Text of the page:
As I read the Clojure code of others, I come across better ways to write my own code. Today’s example comes from The Joy of Clojure by Michael Fogus and Chris Houser.

I often find myself writing anonymous functions along the lines of

#(not (vector? %))

to act as filters in various places (filter, for, take-while, etc.). I always thought it looked a bit gnarly like that. Fortunately, there is a better way, using the comp function.

According to the documentation string, comp takes a number of functions and returns a new function that is the composition of all of them. I’ve used comp a few other places before, but for some reason, it didn’t “click” that I could use it in this situation, too. With it, the above code transforms into the much cleaner-looking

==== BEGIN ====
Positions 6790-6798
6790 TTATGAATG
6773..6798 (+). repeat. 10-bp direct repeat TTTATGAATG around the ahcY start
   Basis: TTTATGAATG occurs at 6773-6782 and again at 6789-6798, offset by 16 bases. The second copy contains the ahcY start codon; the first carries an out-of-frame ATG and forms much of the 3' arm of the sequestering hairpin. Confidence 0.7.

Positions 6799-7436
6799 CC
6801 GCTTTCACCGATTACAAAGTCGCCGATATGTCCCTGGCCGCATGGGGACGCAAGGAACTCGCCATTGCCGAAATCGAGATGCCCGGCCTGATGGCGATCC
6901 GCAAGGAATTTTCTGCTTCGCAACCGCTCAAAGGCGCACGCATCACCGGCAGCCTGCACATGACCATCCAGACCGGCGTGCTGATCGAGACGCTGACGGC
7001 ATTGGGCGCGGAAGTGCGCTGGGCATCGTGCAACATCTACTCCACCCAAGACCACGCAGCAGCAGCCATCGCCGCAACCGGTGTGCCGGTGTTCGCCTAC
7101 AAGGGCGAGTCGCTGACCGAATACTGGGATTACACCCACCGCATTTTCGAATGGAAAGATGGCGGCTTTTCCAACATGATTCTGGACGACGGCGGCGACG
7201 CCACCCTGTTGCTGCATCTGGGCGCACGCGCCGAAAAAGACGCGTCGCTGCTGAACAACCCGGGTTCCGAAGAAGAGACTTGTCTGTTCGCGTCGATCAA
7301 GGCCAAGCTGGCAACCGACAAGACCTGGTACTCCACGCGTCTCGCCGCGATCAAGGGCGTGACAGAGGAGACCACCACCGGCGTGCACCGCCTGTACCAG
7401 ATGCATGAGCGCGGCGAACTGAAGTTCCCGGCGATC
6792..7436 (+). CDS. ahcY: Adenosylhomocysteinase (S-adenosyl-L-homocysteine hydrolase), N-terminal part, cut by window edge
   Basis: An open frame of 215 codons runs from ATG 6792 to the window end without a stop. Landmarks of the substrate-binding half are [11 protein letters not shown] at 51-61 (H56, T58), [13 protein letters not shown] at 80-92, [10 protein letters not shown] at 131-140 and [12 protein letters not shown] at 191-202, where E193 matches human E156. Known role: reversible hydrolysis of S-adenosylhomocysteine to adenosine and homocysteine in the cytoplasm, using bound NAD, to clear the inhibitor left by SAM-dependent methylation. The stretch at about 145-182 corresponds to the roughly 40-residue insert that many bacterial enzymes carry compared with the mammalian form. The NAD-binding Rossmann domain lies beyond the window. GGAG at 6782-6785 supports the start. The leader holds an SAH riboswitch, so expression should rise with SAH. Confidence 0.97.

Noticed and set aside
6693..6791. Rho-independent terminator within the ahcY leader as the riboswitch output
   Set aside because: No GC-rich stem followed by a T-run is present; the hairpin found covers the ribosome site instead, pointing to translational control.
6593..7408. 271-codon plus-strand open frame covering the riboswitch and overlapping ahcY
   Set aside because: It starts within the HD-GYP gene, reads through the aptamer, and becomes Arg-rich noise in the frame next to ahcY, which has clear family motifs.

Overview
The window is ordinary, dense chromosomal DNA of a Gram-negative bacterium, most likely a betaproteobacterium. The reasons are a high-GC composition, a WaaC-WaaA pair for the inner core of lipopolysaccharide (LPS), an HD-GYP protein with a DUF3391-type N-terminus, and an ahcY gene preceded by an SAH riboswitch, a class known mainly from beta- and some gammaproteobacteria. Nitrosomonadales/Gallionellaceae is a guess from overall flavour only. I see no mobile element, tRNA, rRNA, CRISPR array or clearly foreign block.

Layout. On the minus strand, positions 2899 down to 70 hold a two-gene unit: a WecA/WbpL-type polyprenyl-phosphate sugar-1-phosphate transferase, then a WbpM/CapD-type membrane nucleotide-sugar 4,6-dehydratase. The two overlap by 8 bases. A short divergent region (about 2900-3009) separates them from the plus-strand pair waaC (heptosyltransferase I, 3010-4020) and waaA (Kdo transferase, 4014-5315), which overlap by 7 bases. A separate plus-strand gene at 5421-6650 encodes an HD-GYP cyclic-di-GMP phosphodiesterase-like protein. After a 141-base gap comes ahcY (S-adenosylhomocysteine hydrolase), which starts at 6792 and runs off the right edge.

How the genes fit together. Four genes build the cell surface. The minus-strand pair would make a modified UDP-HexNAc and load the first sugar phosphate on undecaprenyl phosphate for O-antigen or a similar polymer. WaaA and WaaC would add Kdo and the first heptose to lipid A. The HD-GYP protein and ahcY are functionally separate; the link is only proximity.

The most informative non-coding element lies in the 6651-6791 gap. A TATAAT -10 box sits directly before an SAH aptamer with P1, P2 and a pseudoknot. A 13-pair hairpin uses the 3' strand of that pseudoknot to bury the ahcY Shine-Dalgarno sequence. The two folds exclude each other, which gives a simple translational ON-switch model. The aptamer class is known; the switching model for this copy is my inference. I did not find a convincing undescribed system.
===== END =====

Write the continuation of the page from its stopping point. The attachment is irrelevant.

(comp not vector?)

Looks much better without the anonymous function trappings, yes?

Update: I just came back to this post after a long time… Now I probably wouldn’t even use comp here, opting instead for

(complement vector?)

It keeps getting shorter!